In 1929, the British biologist J. B. S. Haldane published a paper in the Rationalist Annual speculating on what initial conditions might be most favorable for a naturalistic origin of life.3 He imagined an early Earth atmosphere rich in gases that was acted upon by lightning that caused chemical reactions to produce various building blocks for life — such as sugars and simple amino acids. In Haldane’s view, these molecules might become sufficiently concentrated in oceans, or more likely in lakes and ponds, such that they could chemically react to form long polymer chains that today we know are the key components in living cells (i.e., protein, DNA, and RNA).4 In 1944, the noted quantum physicist Erwin Schrödinger observed that living systems are characterized by highly ordered, aperiodic structures that survive by continually utilizing (chemical or radiant) energy from their surroundings.5 In 1952, Harold C. Urey proposed that the Earth’s early atmosphere was rich in hydrogen, ammonia, and methane—chemicals that both provided the elemental building blocks and the energy to facilitate the chemical reactions necessary to make primary biopolymers, the chemical building blocks of life.6

Many Additional Steps

The review above outlines early theories about generating the building blocks of life on Earth. But many additional steps would be needed for the origin of life to occur, which are sketched in the figure below.7 In our next post in this series, these various steps in a hypothetical origin-of-life scenario will be reviewed so that you can judge for yourself whether current theories are plausible.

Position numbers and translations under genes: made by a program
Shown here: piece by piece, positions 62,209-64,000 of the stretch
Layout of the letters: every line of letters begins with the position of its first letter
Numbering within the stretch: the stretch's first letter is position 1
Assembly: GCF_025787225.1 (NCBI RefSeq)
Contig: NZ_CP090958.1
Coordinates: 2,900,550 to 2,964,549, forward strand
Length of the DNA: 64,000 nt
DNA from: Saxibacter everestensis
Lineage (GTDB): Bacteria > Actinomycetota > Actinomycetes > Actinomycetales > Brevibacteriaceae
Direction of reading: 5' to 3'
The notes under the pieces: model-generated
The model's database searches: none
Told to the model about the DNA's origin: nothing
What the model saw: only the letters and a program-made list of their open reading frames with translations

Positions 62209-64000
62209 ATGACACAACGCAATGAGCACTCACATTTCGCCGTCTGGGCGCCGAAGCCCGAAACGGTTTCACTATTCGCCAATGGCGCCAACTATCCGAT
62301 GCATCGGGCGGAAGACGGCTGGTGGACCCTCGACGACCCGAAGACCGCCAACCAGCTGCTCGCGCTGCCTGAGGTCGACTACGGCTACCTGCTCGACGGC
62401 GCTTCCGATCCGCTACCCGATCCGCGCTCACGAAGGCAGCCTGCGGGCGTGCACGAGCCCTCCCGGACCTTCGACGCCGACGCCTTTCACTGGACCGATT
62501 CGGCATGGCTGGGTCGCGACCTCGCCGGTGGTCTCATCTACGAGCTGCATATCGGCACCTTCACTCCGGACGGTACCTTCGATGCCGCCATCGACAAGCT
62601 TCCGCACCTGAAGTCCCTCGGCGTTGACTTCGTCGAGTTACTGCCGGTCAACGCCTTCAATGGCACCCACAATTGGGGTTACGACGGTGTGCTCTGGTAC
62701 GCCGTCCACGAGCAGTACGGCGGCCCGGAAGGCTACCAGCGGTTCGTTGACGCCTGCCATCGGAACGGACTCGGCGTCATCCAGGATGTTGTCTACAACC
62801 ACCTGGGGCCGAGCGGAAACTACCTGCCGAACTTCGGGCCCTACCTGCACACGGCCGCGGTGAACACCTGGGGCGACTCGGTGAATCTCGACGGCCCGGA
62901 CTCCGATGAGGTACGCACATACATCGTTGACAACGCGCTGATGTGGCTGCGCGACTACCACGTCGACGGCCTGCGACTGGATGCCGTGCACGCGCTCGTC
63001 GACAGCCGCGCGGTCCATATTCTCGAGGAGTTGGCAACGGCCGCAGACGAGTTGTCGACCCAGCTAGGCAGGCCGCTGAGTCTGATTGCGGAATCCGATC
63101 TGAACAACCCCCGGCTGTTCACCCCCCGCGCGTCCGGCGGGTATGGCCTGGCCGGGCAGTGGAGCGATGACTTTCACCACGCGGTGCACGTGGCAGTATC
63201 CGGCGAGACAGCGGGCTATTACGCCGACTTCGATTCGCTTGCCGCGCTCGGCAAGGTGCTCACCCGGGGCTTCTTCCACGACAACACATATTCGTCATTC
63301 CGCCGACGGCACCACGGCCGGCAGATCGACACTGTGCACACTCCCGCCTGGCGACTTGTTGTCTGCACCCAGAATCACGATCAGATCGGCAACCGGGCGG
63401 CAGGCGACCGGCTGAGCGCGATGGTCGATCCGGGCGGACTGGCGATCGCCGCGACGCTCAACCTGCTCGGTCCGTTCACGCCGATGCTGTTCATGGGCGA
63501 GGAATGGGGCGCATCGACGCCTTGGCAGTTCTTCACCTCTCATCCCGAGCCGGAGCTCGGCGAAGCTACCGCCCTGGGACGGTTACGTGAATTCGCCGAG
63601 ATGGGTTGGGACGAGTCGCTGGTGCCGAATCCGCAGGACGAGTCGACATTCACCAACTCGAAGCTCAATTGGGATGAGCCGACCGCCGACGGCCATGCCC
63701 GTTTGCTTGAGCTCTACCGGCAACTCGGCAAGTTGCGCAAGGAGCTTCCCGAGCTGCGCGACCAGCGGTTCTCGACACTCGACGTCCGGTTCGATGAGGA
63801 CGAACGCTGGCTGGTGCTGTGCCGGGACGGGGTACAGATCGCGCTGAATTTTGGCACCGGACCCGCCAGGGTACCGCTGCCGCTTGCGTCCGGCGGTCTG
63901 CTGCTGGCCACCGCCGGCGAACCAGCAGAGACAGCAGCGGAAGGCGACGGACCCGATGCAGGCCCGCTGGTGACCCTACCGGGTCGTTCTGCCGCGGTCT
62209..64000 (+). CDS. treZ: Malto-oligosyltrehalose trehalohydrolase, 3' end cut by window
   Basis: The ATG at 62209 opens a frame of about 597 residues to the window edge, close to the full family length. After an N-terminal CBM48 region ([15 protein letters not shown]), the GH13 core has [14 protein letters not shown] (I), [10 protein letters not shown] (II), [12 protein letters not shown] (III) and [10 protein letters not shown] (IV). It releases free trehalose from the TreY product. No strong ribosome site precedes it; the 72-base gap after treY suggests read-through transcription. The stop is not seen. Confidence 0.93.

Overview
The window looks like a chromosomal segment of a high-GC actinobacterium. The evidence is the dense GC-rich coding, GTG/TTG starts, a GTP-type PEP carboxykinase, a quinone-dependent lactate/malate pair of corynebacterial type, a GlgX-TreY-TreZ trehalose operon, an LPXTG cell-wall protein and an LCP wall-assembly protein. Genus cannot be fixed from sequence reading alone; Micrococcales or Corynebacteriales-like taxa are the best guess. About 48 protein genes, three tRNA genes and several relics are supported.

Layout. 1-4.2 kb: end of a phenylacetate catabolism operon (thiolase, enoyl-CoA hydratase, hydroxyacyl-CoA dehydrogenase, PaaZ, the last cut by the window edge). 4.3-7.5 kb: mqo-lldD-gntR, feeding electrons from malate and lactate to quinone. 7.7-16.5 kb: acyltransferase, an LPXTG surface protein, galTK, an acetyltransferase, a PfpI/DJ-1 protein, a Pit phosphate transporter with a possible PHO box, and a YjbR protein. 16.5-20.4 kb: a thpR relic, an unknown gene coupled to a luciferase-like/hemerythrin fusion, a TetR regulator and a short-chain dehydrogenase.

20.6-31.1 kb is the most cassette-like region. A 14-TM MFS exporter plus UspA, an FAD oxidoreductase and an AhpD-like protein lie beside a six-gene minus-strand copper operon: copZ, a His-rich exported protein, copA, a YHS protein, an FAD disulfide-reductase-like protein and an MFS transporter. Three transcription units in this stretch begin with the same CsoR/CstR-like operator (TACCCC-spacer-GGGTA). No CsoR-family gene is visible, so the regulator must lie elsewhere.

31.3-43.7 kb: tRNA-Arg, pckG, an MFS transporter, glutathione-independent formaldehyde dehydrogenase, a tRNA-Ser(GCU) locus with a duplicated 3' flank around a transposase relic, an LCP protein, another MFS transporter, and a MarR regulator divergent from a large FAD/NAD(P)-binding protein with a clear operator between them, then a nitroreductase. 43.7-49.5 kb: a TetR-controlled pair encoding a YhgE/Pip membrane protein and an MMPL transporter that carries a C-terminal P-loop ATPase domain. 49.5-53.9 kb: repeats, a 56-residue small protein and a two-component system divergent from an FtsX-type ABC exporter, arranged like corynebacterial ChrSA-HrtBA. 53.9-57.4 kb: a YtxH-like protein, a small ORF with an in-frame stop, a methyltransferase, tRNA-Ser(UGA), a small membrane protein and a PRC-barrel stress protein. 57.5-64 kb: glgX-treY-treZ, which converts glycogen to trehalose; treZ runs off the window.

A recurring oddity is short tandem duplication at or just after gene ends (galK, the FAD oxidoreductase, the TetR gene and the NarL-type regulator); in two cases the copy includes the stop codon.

Figure: Major steps involved in the origin of life. All prebiotic evolutionary scenarios contain many hypothetical steps. Credit: Casey Luskin, modified with permission after Committee for Integrity in Science Education, Teaching Science in a Climate of Controversy: A View from the American Scientific Affiliation (Ipswich, MA: American Scientific Affiliation, 1986), 31. 

First, though, it is vital to define the problem. As noted already, all living systems (1) process energy, (2) store information, and (3) replicate. In nature, these processes are performed primarily by molecules from three families of large biopolymers: proteins, DNA, and RNA. The mystery of how life began is essentially the mystery of how these three types of biopolymers formed and congregated within a cell with a barrier made of lipids as a self-replicating system.